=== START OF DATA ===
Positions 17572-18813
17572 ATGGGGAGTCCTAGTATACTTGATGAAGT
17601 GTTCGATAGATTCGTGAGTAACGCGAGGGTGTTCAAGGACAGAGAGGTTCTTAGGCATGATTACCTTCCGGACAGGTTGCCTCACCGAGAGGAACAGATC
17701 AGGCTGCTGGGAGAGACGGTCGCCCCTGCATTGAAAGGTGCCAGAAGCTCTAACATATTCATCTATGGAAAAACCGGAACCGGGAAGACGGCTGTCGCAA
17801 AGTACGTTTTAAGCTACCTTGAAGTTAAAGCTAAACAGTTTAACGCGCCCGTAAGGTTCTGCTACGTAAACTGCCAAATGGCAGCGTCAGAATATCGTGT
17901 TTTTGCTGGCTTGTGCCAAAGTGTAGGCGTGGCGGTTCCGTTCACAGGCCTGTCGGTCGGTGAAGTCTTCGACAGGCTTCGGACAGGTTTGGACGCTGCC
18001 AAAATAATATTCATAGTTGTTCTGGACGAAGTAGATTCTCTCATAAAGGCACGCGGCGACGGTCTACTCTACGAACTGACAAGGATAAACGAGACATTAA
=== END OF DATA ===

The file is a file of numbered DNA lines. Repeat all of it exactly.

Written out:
Positions 17572-18813
17572 ATGGGGAGTCCTAGTATACTTGATGAAGT
17601 GTTCGATAGATTCGTGAGTAACGCGAGGGTGTTCAAGGACAGAGAGGTTCTTAGGCATGATTACCTTCCGGACAGGTTGCCTCACCGAGAGGAACAGATC
17701 AGGCTGCTGGGAGAGACGGTCGCCCCTGCATTGAAAGGTGCCAGAAGCTCTAACATATTCATCTATGGAAAAACCGGAACCGGGAAGACGGCTGTCGCAA
17801 AGTACGTTTTAAGCTACCTTGAAGTTAAAGCTAAACAGTTTAACGCGCCCGTAAGGTTCTGCTACGTAAACTGCCAAATGGCAGCGTCAGAATATCGTGT
17901 TTTTGCTGGCTTGTGCCAAAGTGTAGGCGTGGCGGTTCCGTTCACAGGCCTGTCGGTCGGTGAAGTCTTCGACAGGCTTCGGACAGGTTTGGACGCTGCC
18001 AAAATAATATTCATAGTTGTTCTGGACGAAGTAGATTCTCTCATAAAGGCACGCGGCGACGGTCTACTCTACGAACTGACAAGGATAAACGAGACATTAA